Graft trial for Syrian President Assad’s uncle opens in Paris

Rifaat al-Assad, the uncle of Syrian President Bashar al-Assad, is going to trial in Paris, where he stands accused of illegally using Syrian state funds to build a French real estate empire.(AP)
Updated 09 December 2019

Graft trial for Syrian President Assad’s uncle opens in Paris

  • Lawyers for Rifaat Assad cited health problems as the reason for his absence
  • He is dubbed the “Butcher of Hama” for allegedly commanding troops that put down an uprising in central Syria in 1982

PARIS: Syrian President Bashar Assad’s uncle went on trial in Paris Monday on charges of pilfering Syrian state coffers and using the spoils to build a property empire in France.
The dock was empty as the hearing got underway, with lawyers for 82-year-old Rifaat Assad citing health problems as the reason for his absence.
“His doctors have recommended that he avoids all stressful situations,” lawyer Pierre Cornut-Gentille told the Paris court.
Rifaat Assad, dubbed the “Butcher of Hama” for allegedly commanding troops that put down an uprising in central Syria in 1982, has been under investigation in France since 2014.
This year, an investigating magistrate ordered he stand trial on charges of organized money laundering related to his 90-million-euro ($99.5-million) property portfolio in France.
The trial of the younger brother of Syrian ex-president Hafez Assad — the current president’s father — is scheduled to last until December 18.
It concerns crimes allegedly committed between 1984 and 2016, including aggravated tax fraud and misappropriation of Syrian funds.
Assad, who splits his time between France and Britain, denies the charges.
Formerly Syria’s vice president, Assad left his home country in 1984 after mounting a failed coup against his brother Hafez, who led Syria from 1971 to 2000.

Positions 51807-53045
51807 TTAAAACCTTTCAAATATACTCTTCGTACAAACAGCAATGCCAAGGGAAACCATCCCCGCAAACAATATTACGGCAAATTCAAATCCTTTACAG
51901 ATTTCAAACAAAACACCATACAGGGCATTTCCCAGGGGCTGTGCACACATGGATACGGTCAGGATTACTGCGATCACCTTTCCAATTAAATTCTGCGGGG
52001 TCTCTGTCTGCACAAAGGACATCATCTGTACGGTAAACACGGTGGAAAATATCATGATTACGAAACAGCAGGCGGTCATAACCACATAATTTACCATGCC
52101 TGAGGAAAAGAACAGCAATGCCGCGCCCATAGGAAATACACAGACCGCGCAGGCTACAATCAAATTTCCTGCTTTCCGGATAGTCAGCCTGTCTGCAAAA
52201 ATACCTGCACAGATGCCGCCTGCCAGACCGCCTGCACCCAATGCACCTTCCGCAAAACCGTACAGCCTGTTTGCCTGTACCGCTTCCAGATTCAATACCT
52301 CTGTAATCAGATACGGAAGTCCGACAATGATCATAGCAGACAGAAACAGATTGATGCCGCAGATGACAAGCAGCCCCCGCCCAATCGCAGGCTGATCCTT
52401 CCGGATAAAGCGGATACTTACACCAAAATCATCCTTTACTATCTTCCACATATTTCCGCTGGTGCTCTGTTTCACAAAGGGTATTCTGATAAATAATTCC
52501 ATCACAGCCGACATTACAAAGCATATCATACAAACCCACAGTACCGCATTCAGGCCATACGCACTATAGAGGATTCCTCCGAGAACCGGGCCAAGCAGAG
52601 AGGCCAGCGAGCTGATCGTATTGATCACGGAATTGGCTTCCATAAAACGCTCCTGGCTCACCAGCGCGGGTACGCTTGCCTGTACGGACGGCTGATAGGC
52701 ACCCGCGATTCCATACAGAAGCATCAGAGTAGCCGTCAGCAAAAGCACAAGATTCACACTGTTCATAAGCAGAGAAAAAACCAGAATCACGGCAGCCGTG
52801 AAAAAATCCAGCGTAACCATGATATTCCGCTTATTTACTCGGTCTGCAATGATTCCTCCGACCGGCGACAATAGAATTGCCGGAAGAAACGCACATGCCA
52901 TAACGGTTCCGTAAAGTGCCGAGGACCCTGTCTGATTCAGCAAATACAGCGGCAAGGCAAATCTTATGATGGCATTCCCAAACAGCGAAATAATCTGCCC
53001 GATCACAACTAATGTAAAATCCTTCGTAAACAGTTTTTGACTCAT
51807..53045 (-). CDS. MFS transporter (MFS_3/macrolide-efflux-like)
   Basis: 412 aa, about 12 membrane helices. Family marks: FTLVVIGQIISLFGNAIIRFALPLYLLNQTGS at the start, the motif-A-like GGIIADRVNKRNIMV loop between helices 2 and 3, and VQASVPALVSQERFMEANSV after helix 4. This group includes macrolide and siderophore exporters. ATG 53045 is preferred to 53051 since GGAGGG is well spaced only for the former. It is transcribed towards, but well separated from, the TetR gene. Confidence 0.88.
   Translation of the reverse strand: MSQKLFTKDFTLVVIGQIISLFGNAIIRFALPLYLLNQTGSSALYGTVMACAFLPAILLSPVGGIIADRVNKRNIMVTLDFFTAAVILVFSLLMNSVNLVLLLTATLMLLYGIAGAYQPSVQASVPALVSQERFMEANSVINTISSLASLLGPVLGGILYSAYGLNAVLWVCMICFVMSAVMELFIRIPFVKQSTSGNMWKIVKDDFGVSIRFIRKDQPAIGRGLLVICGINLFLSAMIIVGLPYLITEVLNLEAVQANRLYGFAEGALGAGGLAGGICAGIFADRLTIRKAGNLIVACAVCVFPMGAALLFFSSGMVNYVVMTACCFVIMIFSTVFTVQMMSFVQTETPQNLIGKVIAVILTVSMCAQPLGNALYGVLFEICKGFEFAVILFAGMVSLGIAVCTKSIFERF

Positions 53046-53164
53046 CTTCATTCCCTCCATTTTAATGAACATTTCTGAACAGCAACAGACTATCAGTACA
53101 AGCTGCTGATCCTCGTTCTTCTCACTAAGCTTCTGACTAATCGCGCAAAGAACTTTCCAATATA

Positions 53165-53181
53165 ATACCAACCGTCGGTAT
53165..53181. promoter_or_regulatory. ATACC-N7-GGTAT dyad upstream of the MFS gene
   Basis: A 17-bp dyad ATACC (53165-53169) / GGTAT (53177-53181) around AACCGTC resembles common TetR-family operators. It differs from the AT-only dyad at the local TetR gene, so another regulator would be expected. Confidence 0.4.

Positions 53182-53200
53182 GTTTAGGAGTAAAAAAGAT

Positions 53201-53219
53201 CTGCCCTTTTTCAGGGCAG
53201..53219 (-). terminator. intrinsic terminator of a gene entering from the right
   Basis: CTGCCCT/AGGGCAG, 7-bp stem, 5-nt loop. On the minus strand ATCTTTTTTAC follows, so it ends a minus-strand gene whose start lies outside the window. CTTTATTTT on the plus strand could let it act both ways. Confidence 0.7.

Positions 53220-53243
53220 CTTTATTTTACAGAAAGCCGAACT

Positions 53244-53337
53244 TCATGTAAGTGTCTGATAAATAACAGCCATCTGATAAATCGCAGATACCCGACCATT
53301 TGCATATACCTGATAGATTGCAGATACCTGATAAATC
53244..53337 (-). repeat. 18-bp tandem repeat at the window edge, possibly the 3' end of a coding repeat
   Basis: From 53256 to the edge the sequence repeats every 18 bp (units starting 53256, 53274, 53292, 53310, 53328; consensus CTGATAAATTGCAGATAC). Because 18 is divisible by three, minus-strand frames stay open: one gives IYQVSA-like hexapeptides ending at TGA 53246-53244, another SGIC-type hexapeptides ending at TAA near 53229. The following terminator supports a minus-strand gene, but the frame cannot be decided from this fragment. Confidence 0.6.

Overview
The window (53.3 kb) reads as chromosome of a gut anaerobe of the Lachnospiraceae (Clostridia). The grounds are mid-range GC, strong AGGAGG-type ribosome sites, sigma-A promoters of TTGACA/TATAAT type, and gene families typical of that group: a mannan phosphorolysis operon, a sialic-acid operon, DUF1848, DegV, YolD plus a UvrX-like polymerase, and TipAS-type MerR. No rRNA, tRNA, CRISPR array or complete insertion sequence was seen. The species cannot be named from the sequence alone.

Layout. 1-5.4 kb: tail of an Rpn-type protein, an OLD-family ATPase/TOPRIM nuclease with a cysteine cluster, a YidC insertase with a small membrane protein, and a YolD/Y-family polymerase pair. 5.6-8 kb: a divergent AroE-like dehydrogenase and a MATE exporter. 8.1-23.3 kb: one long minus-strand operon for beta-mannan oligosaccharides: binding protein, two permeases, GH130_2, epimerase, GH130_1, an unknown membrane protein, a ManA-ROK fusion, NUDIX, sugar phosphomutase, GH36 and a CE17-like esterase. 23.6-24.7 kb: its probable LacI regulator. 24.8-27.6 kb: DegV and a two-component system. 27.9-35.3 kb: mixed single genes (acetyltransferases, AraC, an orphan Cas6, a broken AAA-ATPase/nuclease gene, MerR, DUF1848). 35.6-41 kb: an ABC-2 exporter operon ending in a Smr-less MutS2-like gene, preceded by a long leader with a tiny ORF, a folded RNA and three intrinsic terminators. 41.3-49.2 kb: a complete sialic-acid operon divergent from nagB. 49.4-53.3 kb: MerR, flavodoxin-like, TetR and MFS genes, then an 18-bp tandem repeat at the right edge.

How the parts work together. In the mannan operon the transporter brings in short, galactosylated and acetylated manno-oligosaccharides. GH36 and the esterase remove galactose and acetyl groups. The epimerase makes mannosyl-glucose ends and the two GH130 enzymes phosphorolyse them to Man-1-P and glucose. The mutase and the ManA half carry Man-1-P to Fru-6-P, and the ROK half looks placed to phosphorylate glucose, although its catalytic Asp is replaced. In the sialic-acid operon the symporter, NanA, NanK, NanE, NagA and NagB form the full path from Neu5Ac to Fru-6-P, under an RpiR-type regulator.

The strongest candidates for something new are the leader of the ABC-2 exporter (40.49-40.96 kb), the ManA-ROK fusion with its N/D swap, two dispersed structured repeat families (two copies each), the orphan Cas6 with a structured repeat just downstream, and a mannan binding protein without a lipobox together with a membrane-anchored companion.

After he arrived in Europe, Rifaat Assad’s lavish lifestyle, four wives, and 16 children soon raised eyebrows.
His reported French fortune includes two Paris townhouses, one measuring 3,000 square meters (32,000 square feet), as well as a stud farm, a chateau and 7,300 square meters of office space in Lyon.
He and his family also built up a huge portfolio of 507 properties in Spain, valued at around 695 million euros, Spanish legal documents show. All his properties in that country were seized by the authorities in 2017.
Assad has maintained that his lifestyle was made possible by gifts from the Saudi royal family that amounted to more than a million dollars per month.
But despite documents from Assad’s lawyers meant to justify gifts of almost $25 million between 1984 and 2010, French investigators registered transfers of only $10 million from Saudi Arabia.
This is only the second trial of a foreign dignitary in France on charges related to “ill-gotten gains.”
The first, Equatorial Guinea vice president Teodorin Obiang, received a three-year suspended jail term in October 2017 after being convicted of using public money to fund a jet-set lifestyle in Paris.
Paris has long been a favored destination for the corrupt gains of wealthy figures linked to political leaders in Africa, particularly in France’s former colonies.


Spain’s former king leaving country amid financial scandal

Updated 03 August 2020

Spain’s former king leaving country amid financial scandal

  • The 82-year-old former king is credited with helping Spain peacefully restore democracy after the death of dictator Francisco Franco in 1975
  • Marred by scandals in the later years of his reign, Juan Carlos in 2014 abdicated in favor of his son Felipe VI

MADRID: Spain’s former monarch, King Juan Carlos I, says he is leaving Spain to live in another country amid a financial scandal.
The royal family’s website on Monday published a letter from Juan Carlos to his son, King Felipe VI, saying “I am informing you of my considered decision to move, during this period, out of Spain.”
Spain’s prime minister recently said he found the developments about Juan Carlos — including investigations in Spain and Switzerland — “disturbing.”
The 82-year-old former king is credited with helping Spain peacefully restore democracy after the death of dictator Francisco Franco in 1975.
But marred by scandals in the later years of his reign, Juan Carlos in 2014 abdicated in favor of his son Felipe VI, losing the inviolability protection Spain’s Constitution grants to the head of state.
The royal house has denied that Felipe had any knowledge of his father’s alleged financial irregularities.